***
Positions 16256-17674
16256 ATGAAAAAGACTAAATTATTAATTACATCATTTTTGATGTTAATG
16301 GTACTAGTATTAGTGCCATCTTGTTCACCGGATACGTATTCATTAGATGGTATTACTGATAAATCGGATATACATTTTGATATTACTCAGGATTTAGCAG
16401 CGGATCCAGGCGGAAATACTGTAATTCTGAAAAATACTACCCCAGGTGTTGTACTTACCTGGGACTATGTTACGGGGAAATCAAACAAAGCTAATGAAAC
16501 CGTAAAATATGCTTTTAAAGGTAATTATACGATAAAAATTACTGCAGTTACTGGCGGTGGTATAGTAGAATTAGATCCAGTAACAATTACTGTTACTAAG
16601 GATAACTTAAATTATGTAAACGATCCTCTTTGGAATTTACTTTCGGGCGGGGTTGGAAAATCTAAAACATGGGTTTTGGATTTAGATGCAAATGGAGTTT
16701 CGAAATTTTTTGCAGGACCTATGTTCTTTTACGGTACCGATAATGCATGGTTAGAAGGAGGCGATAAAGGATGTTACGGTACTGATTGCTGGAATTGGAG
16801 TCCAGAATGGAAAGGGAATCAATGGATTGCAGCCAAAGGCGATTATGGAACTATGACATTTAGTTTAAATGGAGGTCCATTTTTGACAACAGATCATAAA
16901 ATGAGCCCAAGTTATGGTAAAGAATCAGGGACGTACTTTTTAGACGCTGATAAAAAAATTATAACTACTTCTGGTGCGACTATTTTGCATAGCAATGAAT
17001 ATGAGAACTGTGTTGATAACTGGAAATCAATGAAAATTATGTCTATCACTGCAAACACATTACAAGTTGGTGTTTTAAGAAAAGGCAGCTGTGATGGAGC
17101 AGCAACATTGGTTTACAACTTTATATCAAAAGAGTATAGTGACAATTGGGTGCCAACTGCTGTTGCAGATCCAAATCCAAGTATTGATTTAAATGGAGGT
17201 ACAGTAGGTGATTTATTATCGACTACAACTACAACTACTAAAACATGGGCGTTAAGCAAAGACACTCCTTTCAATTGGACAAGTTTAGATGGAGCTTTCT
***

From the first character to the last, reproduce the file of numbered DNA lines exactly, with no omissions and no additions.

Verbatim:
Positions 16256-17674
16256 ATGAAAAAGACTAAATTATTAATTACATCATTTTTGATGTTAATG
16301 GTACTAGTATTAGTGCCATCTTGTTCACCGGATACGTATTCATTAGATGGTATTACTGATAAATCGGATATACATTTTGATATTACTCAGGATTTAGCAG
16401 CGGATCCAGGCGGAAATACTGTAATTCTGAAAAATACTACCCCAGGTGTTGTACTTACCTGGGACTATGTTACGGGGAAATCAAACAAAGCTAATGAAAC
16501 CGTAAAATATGCTTTTAAAGGTAATTATACGATAAAAATTACTGCAGTTACTGGCGGTGGTATAGTAGAATTAGATCCAGTAACAATTACTGTTACTAAG
16601 GATAACTTAAATTATGTAAACGATCCTCTTTGGAATTTACTTTCGGGCGGGGTTGGAAAATCTAAAACATGGGTTTTGGATTTAGATGCAAATGGAGTTT
16701 CGAAATTTTTTGCAGGACCTATGTTCTTTTACGGTACCGATAATGCATGGTTAGAAGGAGGCGATAAAGGATGTTACGGTACTGATTGCTGGAATTGGAG
16801 TCCAGAATGGAAAGGGAATCAATGGATTGCAGCCAAAGGCGATTATGGAACTATGACATTTAGTTTAAATGGAGGTCCATTTTTGACAACAGATCATAAA
16901 ATGAGCCCAAGTTATGGTAAAGAATCAGGGACGTACTTTTTAGACGCTGATAAAAAAATTATAACTACTTCTGGTGCGACTATTTTGCATAGCAATGAAT
17001 ATGAGAACTGTGTTGATAACTGGAAATCAATGAAAATTATGTCTATCACTGCAAACACATTACAAGTTGGTGTTTTAAGAAAAGGCAGCTGTGATGGAGC
17101 AGCAACATTGGTTTACAACTTTATATCAAAAGAGTATAGTGACAATTGGGTGCCAACTGCTGTTGCAGATCCAAATCCAAGTATTGATTTAAATGGAGGT
17201 ACAGTAGGTGATTTATTATCGACTACAACTACAACTACTAAAACATGGGCGTTAAGCAAAGACACTCCTTTCAATTGGACAAGTTTAGATGGAGCTTTCT